abbas un 298.88.
(photo credit: AP)
The question many Palestinians were asking this week was not whether Hamas and Fatah would be able to overcome their differences and establish a "national unity government," but if it was true that Palestinian Authority President Mahmoud Abbas was hiding more than $1 billion in secret bank accounts.
The issue of the missing money was first raised by Hamas minister Atef Udwan, who claimed in an interview that Abbas was deliberately avoiding paying Palestinian civil servants their salaries as part of his efforts to undermine the Hamas-led government. Udwan also claimed that Abbas's office was "sitting on" at least $1.2 billion of international donors' money.
Abbas, according to his top aides, was so enraged by the allegations of financial misconduct that he immediately called off a planned meeting in Gaza City with Hamas Prime Minister Ismail Haniyeh to discuss the formation of a unity government. "Hamas has crossed a red line by leveling such charges against the president," said one aide.
"Abbas has always been very keen to avoid being linked to any form of financial corruption, especially at this sensitive phase when tens of thousands of Palestinian families are facing tough times because of international sanctions."
When Abbas's office demanded an apology, the Hamas minister responded by repeating the charges, a move that further exacerbated tensions between the two parties.
On Tuesday night, Abbas flew to Egypt and Qatar to complain about Hamas's "campaign of incitement" and to seek these countries' support in his ongoing power struggle with Hamas.
By Thursday it was still unclear whether he was planning to resume talks with Haniyeh over the unity government upon his return.
Most of Abbas's advisers are skeptical about the prospects of forming a unity government with Hamas, and believe that the only way out of the current crisis is to dissolve the government and parliament and hold new elections.
At a meeting earlier this week of the PLO executive committee in
Ramallah, many members urged Abbas to "put an end" to the crisis by issuing a presidential decree dismissing the government and parliament and calling for new elections.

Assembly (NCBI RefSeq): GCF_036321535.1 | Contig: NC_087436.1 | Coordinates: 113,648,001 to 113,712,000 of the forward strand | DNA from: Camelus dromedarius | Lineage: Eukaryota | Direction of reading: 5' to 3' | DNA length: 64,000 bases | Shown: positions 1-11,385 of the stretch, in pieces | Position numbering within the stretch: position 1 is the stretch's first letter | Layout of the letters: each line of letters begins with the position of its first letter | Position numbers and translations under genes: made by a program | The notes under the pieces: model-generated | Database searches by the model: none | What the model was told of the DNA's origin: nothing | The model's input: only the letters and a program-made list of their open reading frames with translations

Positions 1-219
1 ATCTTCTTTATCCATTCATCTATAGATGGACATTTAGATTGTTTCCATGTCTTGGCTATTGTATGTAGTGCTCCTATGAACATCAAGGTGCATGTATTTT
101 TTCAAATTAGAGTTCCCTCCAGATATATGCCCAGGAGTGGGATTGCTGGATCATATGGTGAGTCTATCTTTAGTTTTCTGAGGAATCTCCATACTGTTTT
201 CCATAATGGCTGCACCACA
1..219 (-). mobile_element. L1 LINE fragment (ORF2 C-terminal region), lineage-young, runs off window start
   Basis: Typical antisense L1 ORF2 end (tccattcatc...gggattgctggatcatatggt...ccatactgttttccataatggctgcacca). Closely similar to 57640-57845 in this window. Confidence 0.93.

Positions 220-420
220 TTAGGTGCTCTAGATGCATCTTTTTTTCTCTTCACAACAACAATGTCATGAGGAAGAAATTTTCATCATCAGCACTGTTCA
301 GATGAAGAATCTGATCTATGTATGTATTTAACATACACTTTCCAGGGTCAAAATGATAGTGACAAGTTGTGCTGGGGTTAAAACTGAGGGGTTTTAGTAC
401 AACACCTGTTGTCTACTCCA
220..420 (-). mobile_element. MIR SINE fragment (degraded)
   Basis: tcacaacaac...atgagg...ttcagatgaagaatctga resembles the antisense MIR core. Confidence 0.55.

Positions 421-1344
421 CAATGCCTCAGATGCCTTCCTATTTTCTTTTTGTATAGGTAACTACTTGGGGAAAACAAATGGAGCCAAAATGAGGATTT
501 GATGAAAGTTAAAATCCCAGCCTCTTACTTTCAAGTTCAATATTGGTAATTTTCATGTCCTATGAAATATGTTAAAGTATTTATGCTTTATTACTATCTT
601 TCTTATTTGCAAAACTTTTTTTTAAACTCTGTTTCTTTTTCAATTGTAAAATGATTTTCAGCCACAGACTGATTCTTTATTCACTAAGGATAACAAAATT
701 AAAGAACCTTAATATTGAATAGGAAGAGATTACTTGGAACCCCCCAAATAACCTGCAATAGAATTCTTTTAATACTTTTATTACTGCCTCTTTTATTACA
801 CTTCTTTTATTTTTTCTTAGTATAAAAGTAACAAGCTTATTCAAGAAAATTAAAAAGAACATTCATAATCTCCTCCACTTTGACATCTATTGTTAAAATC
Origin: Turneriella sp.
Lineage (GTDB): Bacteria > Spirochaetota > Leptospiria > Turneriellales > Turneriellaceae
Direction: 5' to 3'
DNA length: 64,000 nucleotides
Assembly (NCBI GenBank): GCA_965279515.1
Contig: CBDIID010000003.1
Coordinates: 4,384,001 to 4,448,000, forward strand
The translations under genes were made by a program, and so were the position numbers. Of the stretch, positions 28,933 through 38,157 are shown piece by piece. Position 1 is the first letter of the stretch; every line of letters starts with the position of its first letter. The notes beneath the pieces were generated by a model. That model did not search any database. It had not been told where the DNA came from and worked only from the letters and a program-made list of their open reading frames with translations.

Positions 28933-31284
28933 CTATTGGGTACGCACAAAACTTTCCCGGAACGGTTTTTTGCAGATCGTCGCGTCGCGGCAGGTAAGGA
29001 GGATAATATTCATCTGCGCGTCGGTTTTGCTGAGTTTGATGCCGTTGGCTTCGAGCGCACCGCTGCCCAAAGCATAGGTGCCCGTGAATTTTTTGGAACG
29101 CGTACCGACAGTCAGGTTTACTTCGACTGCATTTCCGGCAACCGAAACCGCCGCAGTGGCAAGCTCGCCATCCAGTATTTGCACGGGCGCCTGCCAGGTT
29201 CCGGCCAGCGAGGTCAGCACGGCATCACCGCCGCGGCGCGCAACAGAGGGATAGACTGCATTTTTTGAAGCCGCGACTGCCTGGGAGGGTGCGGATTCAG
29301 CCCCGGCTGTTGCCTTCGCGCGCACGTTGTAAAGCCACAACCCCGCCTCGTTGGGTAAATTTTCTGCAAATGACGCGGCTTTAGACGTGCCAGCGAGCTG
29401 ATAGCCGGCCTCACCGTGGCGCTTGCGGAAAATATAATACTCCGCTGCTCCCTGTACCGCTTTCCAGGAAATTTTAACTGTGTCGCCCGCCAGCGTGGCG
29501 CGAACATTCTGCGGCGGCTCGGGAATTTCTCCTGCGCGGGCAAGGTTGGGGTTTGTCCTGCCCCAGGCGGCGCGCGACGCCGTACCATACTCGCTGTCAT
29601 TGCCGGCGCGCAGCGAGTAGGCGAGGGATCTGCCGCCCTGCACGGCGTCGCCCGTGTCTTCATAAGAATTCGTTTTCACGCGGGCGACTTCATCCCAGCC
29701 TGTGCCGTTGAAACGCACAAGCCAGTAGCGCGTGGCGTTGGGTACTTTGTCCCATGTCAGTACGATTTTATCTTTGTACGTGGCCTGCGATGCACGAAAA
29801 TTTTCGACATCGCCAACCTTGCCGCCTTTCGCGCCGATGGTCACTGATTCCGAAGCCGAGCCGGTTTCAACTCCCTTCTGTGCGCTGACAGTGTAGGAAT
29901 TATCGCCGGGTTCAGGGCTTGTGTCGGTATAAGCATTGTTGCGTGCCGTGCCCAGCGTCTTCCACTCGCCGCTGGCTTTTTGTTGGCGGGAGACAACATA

"You are wasting your time by negotiating with Hamas," one committee member shouted at Abbas. "Why don't you just get rid of them and declare elections, so that the people can decide what they want?"
But Abbas has thus far been reluctant to take such a drastic measure, for fear of being depicted as someone who is plotting with the US and Israel against a democratically elected government.
Abbas is also aware of the possibility that such a move could trigger a violent confrontation with Hamas, especially in the Gaza Strip, where the Islamic movement continues to enjoy tremendous support despite the severe financial crisis. Besides, what guarantees does Abbas have that Hamas would not score another landslide victory in new elections?
ABBAS'S FAILURE to reform Fatah in the aftermath of the party's defeat in the January parliamentary election, as well as his insistence on continuing to employ the services of some of the prominent icons of corruption in Fatah, are undoubtedly the main reasons why many Palestinians still don't trust him and his Fatah cronies.
Some Fatah officials last week came up with the idea of toppling the Hamas-led government through a no-confidence motion in parliament, noting that there was a big chance that such a move would succeed now that more than 26 Hamas legislators are in prison in Israel. But Abbas has categorically rejected the idea, explaining that this would make him look as if he were conspiring with Israel to get rid of the Hamas-led government. "People will say that Israel arrested the Hamas legislators to help me overthrow the government and I don't want this," he reportedly told a Fatah operative in Ramallah.
Some Palestinians are convinced that even if a unity government is eventually established, the power struggle between Hamas and Fatah will continue, bringing the chances of civil war closer than ever. Fatah leaders like Muhammed Dahlan are openly talking about civil war as the only way out of the current crisis.
Only two weeks ago Fatah and Hamas appeared to be close to striking a deal on a unity government. Both parties have a great interest in such a government, mainly because it would lead to the resumption of financial aid to the Palestinians on the part of the international community.
The main dispute, however, remains over the political program of the proposed government. Abbas wants Hamas to publicly endorse the resolutions of the United Nations regarding the Middle East conflict, as well as the peace plan declared by the Arab summit in Beirut in 2002. By doing so, Hamas would indirectly recognize Israel's right to exist - a move that many Hamas leaders are vehemently opposed to.
The farthest Hamas is prepared to go is to accept a controversial and ambiguous document that was drafted by leaders of some Palestinian prisoners in Israel earlier this year, which talks about a Palestinian state in the West Bank, Gaza Strip and east Jerusalem without recognizing Israel. "There's a limit to how far Hamas can go," said a Hamas legislator in Gaza City. "If Abbas thinks that Hamas will ever endorse Fatah's political agenda, he's mistaken."
As the squabbling between Fatah and Hamas continues, unpaid civil servants are planning to step up their protests in the coming days. Most of them don't care if Abbas has $1 billion, or whether or not Hamas recognizes Israel. Their motto: We want to feed our children, and we don't care about Hamas and Fatah.
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